Most of us have some type of clutter in our lives. For some, it is our schedules, for others, it is the material goods in our lives, and for others yet, it is both. In my life, the clutter of material goods is sometimes overwhelming. Having two young children, our home is filled with their toys and books. While I know that toys are good for them to learn about the world around them and have fun and be children, it sometimes feels as if there are just too many. I know some would look at the amount of things my kids have and think they don’t have that much. But L3 creates play for himself out of anything, literally. I love that we have a yard in which he can play and create and enjoy nature. (Today’s find was a snail crawling along!)
But I digress. I feel like I have been struggling with material clutter for years–how to organize it and keep it that way, even before L3 was born. The problem is that over the years we have continued to accumulate things. We have been faithfully trying to purge our home of unwanted/unused/unnecessary “things” all spring. We’ve given a fair amount to Good-Will (lucky for us that it is literally within walking distance of our house), and have had to, unfortunately, throw things out as well that were too damaged or worn to be reused by someone else.
In my constant striving for decluttering, I seek things out to read about the topic. Today I read an article in Yoga Journal (June 2007) by Marilyn Paul. I thought I’d share some excerpts that reverberated with me:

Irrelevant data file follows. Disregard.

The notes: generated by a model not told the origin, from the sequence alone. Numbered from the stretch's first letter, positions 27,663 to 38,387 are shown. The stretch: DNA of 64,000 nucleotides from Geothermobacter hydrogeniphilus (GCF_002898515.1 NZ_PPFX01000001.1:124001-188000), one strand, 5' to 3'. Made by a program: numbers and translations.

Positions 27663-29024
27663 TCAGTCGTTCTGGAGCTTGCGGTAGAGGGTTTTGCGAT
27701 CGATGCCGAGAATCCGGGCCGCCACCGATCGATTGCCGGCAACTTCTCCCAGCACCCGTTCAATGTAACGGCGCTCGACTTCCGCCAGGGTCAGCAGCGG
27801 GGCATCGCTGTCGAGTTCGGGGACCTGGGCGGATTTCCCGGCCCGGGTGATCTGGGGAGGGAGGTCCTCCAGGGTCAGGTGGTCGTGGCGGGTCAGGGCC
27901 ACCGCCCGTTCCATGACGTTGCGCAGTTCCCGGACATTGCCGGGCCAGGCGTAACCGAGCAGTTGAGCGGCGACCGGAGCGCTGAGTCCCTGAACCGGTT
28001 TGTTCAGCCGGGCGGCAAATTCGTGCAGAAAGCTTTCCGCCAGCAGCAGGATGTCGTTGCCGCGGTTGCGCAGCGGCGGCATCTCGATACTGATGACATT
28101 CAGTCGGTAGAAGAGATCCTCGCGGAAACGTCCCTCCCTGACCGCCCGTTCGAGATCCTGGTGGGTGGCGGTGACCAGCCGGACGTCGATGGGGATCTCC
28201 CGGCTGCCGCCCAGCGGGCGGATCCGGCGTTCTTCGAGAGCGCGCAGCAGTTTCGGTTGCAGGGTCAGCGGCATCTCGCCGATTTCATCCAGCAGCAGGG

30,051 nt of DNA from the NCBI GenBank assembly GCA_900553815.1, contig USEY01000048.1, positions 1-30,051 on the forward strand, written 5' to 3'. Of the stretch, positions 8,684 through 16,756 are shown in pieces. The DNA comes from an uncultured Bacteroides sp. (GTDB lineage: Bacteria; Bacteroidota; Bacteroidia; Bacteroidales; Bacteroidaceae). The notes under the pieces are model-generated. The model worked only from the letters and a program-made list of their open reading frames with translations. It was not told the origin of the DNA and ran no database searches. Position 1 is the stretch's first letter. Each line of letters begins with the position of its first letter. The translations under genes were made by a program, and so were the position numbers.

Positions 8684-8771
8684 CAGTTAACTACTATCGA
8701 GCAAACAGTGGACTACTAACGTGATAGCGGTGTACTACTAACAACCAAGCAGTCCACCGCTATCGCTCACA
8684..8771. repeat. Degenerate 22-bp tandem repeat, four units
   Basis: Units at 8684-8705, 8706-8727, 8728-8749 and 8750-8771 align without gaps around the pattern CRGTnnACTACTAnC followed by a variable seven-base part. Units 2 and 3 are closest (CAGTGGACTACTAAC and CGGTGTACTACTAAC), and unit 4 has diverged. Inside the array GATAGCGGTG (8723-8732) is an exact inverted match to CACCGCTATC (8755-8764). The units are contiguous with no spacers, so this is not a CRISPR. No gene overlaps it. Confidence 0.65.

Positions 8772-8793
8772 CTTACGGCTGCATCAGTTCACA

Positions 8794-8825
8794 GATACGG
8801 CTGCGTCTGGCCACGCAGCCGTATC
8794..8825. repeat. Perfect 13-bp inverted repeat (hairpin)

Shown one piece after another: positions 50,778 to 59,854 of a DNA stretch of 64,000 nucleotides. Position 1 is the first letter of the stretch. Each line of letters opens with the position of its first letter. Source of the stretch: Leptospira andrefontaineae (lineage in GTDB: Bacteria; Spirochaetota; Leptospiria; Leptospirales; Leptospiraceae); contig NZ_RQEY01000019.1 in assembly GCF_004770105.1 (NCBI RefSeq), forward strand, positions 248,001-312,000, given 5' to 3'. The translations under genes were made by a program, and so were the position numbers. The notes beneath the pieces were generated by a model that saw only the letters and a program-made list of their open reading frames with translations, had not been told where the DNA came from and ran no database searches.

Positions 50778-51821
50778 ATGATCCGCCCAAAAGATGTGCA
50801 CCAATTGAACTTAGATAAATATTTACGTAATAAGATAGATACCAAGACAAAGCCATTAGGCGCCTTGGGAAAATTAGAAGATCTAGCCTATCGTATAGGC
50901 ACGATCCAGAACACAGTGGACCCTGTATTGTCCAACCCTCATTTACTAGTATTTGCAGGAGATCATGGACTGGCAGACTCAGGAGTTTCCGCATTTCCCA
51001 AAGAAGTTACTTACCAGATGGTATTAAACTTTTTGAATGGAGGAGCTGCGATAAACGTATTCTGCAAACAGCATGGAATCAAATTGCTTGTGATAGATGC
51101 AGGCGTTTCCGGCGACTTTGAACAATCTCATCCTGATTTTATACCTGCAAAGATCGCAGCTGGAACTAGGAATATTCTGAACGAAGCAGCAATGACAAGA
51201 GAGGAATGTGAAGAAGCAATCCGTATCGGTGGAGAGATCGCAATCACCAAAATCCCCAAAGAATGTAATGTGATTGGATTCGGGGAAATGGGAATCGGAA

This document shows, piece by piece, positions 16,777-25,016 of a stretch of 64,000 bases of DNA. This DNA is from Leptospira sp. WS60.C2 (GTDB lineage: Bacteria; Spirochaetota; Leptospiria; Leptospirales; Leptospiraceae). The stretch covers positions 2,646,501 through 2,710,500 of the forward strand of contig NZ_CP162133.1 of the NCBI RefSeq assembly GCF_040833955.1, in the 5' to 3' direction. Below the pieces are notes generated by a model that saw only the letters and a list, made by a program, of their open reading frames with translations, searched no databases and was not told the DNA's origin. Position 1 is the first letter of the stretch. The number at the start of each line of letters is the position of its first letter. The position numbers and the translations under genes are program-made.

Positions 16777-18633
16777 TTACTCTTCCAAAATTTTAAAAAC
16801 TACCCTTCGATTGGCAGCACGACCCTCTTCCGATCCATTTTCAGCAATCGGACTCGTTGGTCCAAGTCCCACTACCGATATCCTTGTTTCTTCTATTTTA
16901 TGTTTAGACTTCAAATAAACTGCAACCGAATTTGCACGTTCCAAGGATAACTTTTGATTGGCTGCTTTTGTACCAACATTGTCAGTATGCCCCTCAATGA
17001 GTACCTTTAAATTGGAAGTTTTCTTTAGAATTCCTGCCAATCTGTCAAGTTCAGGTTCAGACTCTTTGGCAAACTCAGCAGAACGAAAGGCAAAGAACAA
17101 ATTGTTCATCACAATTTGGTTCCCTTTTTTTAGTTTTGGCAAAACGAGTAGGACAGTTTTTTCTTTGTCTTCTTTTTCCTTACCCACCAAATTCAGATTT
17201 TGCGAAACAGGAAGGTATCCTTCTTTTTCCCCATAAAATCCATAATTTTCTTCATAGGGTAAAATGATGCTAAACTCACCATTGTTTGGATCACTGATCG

Organizing is also about finding space in your mind so that you can calmly get a grip on your to-do lists, stay present in your tasks, and treat your precious time and home with greater respect. In this spiritual approach to creating order, the focus isn’t simply on overcoming external chaos but also on discovering how you contribute to it and what it’s costing you. The idea is that when you observe your feelings, change your thinking, and build new habits, your environment will change too.
It’s easy to feel frustrated and anxious when you see how you create clutter. If this happens, come back to your intention with an attitude of compassionate witnessing. You might consider yourself a “slob” or “lazy.” But those labels keep you from adopting the strategies that will help you live with more ease. When you resolved to change your habits, you might have even framed “get organized” as your goal. But there is no final destination called “organized.” Being organized is a process of learning to live with more relaxation and presence in your life. Without compassion, you may be tempted to condemn yourself for creating such a mess, vow to get rid of it, and then fall back into old habits.
Spiritual growth comes when you recognize that even the most mundane actions, such as putting props away after yoga, are part of the activity and worth doing with care.
The entire article has been with me since I read it this afternoon. I’d love to hear what others think of these things or other thoughts on clutter in our lives. (BTW–I’m not a regular subscriber to YJ, but this issue has been great so far and I’m not done. I have one other issue from several years ago, and that too was a good read.)